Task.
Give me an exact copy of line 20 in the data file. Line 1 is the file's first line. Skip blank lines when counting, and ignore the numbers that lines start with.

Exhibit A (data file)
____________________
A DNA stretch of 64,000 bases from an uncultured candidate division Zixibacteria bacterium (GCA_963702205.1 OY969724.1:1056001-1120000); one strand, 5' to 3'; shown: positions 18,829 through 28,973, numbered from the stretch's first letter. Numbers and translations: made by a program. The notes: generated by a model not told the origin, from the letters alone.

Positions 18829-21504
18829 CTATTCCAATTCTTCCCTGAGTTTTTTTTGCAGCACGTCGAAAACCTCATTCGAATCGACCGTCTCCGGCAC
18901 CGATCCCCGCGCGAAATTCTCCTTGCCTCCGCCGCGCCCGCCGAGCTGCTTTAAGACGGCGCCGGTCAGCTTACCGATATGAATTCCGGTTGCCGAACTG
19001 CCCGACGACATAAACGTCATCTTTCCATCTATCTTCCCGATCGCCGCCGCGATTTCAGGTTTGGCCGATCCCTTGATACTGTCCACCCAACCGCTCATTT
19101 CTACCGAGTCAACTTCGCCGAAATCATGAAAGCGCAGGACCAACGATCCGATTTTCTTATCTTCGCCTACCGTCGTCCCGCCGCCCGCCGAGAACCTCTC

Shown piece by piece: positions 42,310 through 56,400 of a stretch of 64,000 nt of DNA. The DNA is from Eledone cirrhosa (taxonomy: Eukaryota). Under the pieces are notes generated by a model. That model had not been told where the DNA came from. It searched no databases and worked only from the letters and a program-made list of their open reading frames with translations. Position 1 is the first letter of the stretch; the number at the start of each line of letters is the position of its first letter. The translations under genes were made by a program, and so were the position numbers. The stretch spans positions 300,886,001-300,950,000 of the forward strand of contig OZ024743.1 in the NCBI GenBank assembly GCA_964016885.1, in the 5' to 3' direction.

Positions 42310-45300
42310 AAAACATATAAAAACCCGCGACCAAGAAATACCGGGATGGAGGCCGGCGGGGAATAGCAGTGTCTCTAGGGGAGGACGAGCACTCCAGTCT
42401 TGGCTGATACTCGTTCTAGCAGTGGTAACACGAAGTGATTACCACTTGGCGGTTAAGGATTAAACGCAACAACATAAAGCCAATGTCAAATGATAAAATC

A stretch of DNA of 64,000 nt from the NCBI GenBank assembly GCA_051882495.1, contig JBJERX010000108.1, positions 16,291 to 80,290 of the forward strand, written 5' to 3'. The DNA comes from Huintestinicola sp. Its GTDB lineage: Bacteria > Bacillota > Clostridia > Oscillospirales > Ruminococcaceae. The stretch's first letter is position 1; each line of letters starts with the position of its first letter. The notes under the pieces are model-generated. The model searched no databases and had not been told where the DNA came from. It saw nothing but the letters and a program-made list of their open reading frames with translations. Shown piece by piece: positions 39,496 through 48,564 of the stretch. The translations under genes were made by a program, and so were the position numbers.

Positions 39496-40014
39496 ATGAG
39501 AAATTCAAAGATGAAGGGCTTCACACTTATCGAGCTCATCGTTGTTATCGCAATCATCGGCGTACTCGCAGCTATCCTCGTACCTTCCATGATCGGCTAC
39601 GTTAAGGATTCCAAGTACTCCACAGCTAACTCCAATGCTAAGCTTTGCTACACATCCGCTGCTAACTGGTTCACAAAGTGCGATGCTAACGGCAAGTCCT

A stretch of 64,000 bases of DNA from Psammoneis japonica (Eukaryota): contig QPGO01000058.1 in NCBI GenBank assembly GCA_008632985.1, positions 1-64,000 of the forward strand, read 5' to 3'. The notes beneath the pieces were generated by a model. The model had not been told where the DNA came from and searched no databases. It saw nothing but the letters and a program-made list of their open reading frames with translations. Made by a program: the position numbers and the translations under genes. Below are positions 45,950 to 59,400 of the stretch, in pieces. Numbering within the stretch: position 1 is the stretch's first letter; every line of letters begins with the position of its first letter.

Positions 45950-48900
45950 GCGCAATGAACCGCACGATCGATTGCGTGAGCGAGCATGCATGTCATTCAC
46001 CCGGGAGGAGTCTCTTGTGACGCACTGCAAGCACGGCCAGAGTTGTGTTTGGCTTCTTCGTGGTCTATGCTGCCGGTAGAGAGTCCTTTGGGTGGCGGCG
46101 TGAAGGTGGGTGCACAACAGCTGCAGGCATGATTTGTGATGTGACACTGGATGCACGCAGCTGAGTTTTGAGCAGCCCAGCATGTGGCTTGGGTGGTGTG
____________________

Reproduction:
46101 TGAAGGTGGGTGCACAACAGCTGCAGGCATGATTTGTGATGTGACACTGGATGCACGCAGCTGAGTTTTGAGCAGCCCAGCATGTGGCTTGGGTGGTGTG